I am glad that the world is tilted. So many facets, so many angles, so many possibilities! There is nothing dull about it! So much to think about, and so much to do!
Happy New Year! May you perch yourself on your tilted world and laugh at the joy of it in 2010!
I'm posting this on the road. For that and many other reasons, Dan's is practically a blank Canvas this month. Not what I had hoped. Yet a blank canvas is made to be filled.
A blank canvas is possibility.
I've been driving along the Southeast United States on I-95 from Virginia, through North Carolina, South Carolina and Georgia, to South Florida. No scanner in sight. As I've driven south, temperatures have risen from the 30's to the 70's. Soon I will be in Miami, comfortably at home in my 80 degree habitat. And soon my car will be parked, like this car for Shadow Shot Sunday and for Hey Harriet!, bathed in the shadows from the hot sun.
My simple version of photography gives me the chance to focus on one aspect of art - composition - without all the rest of it. Now I find that I am always on the lookout not only for everyday matters to draw, but for shadows to shoot. It's all part of the same thing, as far as I am concerned - seeing and presenting.
The lawn will be high when I get home, and all of this I-95 driving - straight forever, within the lines - strains my creativity bug. As I said, my temperature is rising. Here is an example of what this creative fever has done to me (swine flu, step aside):
One day, when I was mowing the lawn, my 13-year old autistic son, Matthew, wanted to try. I gave him the mower and stood beside him as he began mowing masterfully, except in one way. Matt would snake and curl around and across his area of the lawn, without regard to order. I would have him swerve back and loop-de-loop so that he could catch the tufts of grass he missed. And this was doing the job, though rather unconventionally.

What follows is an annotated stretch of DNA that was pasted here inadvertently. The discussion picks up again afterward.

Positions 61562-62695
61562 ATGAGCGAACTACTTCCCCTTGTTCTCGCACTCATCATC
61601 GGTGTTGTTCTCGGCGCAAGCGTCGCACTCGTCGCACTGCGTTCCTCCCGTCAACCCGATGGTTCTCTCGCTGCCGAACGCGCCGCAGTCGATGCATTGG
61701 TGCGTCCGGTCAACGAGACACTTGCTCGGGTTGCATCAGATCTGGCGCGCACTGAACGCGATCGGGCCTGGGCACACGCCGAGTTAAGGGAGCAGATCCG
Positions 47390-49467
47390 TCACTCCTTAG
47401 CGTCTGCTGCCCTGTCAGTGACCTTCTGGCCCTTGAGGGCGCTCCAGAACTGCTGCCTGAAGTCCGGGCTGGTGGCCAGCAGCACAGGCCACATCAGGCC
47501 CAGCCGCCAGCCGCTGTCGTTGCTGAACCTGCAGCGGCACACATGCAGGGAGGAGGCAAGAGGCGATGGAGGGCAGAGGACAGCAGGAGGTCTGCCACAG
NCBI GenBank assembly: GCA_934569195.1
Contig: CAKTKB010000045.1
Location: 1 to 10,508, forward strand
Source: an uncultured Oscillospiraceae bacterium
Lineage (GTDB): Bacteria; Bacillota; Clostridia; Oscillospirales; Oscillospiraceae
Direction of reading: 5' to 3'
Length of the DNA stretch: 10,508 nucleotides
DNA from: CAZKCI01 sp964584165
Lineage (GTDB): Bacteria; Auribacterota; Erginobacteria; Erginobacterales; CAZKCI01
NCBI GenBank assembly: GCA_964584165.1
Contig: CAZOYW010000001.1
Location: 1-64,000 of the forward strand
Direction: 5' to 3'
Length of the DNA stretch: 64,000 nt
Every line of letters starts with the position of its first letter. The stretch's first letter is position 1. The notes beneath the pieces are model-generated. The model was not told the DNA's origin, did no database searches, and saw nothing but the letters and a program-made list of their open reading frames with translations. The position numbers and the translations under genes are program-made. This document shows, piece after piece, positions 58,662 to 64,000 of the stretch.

But I'm a father - and as such, I am compelled to teach. I told Matthew that he could accomplish a lot more if he walked in straight lines, and went back and forth to accomplish the task. This way, I wisely explained, he would not have to go back to catch spots he missed. And I tried to guide him.
That's when he lost interest and walked away.
A few weeks later, when I was mowing the lawn again, I thought about Matthew and his unorthodox mowing. And I thought to myself, Why do I mow in straight lines? Each time I turn the corner it costs me time! Maybe Matthew has it right! Why do I have to do it like everyone else?
You creative folks were first and foremost in my mind at that point. And since I feel part of the clan, my old skin that stays within the lines is starting to shed.
So I parked the mower in the center of the large square that is my front lawn and began to mow in circles, in ever wider spirals. If there are no corners you do not have to stop! Soon I was crossing the sidewalk and extending to the front swale, and occasionally, of course, I would have to go out into the road.
It was at this point, when I was in the road, that my wife marched out the front door and asked, "What on earth are you doing?!"